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Rated: E · Article · Satire · #836999
About Points of View Featuring a Lactose Intolerant Grilled Cheese Sandwich
There is more than one point of view about points of view.

One thing is certain. The way you tell a story determines the way the reader will view the action and the characters.

I prefer third party omniscient where I can in effect, play God. It is perfectly proper to switch from God's view of one character to God's view of another.

It is done ALL THE TIME in literature.

Read the award winning novel, Cold Mountain by Charles Frazier. He switches from Inman to Ada throughout the book. Why? Because he is God for the purposes of telling that story and it is NOT a switch of point of view. God looks at Inman fighting in the Civil War and then he looks at Ada back home struggling to survive in the North Carolina mountains.

God can do that because God is God, all seeing and all knowing.

"Call Me Ishmael."

The first line of Moby Dick and a classic example of the use of the first person, in this case, Ishmael.

Switching scenes is not the same as switching point of view.

First person example: I love being a sardine sandwich because I am free to be me. All the other sandwiches love and adore me.

Third person omniscient example:

The sardine sandwich particularly enjoyed his lot in life, although he was a bit of a malodorous egomaniac.

Meanwhile, the grilled cheese sandwich, feeling a little woozy, did his best to move away from the sardine sandwich.


This is not a change in point of view simply because I switched from describing the action with the sardine sandwich to the grilled cheese sandwich.

As you can see, the Third Person Omniscient gets to characterize the behavior and the odor of the sandwiches.

The sardine sandwich probably doesn't realize he is an egomaniac or that he smells bad so he's limited to his own outlook on the world. Showing the grilled cheese sandwich's reaction gives you another character's opinion.

As long as I don't switch from the sardine sandwich did this and the sardine sandwich did that to "I" did this and "I" did that (which is first person) I am NOT switching the point of view from which the story is told.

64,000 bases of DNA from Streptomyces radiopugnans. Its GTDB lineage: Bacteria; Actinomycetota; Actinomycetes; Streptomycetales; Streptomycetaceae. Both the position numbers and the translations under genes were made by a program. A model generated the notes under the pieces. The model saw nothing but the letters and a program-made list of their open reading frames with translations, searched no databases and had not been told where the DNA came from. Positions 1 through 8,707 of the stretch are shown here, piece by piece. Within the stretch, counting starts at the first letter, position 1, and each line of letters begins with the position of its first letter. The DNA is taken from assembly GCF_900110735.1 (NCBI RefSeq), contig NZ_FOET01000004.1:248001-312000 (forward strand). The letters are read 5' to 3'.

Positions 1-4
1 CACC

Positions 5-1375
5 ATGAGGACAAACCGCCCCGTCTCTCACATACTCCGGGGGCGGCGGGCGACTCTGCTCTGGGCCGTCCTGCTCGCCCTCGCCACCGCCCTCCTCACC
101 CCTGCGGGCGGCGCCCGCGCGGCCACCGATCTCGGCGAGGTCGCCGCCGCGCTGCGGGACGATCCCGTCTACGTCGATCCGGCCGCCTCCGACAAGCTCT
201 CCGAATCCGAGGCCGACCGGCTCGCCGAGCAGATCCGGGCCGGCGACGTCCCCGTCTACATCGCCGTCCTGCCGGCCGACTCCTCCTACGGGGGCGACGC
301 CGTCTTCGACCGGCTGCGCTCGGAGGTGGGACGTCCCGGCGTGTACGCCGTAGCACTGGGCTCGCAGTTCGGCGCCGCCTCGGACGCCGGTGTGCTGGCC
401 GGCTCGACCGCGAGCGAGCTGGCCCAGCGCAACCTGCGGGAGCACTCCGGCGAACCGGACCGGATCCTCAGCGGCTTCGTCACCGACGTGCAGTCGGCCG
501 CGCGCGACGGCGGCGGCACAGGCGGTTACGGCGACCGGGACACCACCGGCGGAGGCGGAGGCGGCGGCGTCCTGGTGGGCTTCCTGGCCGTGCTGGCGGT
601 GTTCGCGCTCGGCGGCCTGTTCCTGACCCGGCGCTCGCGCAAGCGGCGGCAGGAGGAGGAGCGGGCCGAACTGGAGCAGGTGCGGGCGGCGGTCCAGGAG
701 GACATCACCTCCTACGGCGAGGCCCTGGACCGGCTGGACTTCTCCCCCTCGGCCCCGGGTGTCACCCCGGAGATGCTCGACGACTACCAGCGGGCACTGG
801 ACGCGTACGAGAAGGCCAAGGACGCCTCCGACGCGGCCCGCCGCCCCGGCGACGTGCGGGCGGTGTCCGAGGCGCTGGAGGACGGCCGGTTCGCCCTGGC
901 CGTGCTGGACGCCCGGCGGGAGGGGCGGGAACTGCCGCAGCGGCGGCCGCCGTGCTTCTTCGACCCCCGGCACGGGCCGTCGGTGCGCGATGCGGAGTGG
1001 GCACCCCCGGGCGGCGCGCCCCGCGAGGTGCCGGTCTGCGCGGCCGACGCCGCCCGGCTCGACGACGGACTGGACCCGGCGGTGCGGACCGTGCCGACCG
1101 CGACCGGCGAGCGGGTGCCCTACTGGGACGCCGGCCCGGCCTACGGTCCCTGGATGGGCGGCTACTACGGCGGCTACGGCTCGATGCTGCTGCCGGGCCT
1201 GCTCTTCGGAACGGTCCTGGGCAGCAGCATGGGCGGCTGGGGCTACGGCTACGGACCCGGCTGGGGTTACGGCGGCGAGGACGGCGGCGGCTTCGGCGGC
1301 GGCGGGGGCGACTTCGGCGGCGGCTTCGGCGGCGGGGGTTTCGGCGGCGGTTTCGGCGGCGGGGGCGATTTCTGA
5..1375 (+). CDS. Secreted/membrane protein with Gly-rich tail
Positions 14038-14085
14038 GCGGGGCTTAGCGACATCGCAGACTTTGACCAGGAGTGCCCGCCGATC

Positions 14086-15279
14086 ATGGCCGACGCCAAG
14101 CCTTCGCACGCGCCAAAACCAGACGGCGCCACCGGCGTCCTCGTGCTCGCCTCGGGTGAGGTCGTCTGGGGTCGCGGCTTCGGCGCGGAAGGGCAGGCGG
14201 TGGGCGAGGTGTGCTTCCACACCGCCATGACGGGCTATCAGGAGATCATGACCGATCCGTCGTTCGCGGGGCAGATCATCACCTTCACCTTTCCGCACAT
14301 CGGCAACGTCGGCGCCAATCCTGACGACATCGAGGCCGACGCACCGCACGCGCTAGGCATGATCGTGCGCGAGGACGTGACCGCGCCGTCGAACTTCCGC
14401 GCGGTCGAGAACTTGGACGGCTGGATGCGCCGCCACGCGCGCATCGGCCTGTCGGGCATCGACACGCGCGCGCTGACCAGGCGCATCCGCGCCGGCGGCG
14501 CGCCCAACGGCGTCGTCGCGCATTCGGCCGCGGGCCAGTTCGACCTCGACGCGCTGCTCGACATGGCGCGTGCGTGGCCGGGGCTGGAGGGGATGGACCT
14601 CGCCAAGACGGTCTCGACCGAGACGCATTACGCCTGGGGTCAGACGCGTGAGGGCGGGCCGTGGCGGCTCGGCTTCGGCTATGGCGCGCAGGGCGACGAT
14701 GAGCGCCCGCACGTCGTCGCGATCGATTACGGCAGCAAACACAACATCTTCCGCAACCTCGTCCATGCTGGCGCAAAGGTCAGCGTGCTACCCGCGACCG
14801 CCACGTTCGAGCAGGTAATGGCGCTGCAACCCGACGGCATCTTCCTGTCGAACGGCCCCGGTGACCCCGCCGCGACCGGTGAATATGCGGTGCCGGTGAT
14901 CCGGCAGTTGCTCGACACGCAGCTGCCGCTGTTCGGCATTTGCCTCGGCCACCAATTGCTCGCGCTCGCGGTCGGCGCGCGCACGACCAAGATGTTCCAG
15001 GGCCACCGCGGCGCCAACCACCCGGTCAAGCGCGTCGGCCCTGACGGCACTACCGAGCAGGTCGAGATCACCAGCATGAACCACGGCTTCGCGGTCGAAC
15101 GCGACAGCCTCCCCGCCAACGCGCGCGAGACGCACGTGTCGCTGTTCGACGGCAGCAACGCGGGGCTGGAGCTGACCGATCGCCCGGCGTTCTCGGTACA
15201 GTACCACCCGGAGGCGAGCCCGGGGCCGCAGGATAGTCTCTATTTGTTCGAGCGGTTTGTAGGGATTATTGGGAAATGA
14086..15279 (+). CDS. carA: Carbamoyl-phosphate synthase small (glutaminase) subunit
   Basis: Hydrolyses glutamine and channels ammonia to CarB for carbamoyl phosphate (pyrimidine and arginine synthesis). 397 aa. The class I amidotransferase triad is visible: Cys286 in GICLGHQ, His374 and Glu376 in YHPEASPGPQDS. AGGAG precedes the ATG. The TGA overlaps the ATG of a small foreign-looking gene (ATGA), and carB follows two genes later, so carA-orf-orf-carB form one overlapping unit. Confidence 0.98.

I can have dialogue (that I as God am witnessing) and even thoughts that begin with "I" because as God Third Party Omniscient I see, hear and yes, (God Help Me) even smell everything.

First person consists of I did this and I did that or telling the story from the character's point of view. It is very narrow and limits you considerably more than third person.

I will say something else that may shock you.

Great literature is innovative and defies the rules.

I have seen widely read, successful modern novels switch from first person to third person omniscient, although I didn't care for the technique and personally don't choose to use it.

Whatever gets the story told most effectively works for me.

Don't be afraid to be different and mix it up if it works for you and your readers. If your readers tell you that what you are doing is confusing, listen to them, especially if they tell you something is not clear.

However, if your readers just recite archaic rules that they don't really understand themselves, don't let it change the way you write.

Be a stubborn whale, or yes, even a sardine sandwich.

Don't be intimidated by someone who slings a bunch of big words around either. Chances are if they could write a masterpiece they'd be doing it instead of tearing your work apart.

Helpful reviews are supposed to be encouraging. If a reviewer does not encourage you to write then they have failed in their task.

I read a lot of biographies. Time and time again, I have read about authors facing criticism and rejection before they find their audience. Hang in there and find your readers if you have a story to tell, whether you are a sardine sandwich or a young boy on a whaling expedition.

I would not have discouraged Herman Melville because I didn't enjoy Moby Dick. I personally didn't enjoy it, but that book is regarded by many as one of the greatest achievements in literature.

The difference between me and some other reviewers is that I wouldn't have discouraged him just because his subject matter bores me.

Just because you or I don't get it or like it doesn't mean it isn't good.

So, you see, it's all in the eyes of the readers in the end. Don't give up if you have a story to tell, even if you are a sardine sandwich.

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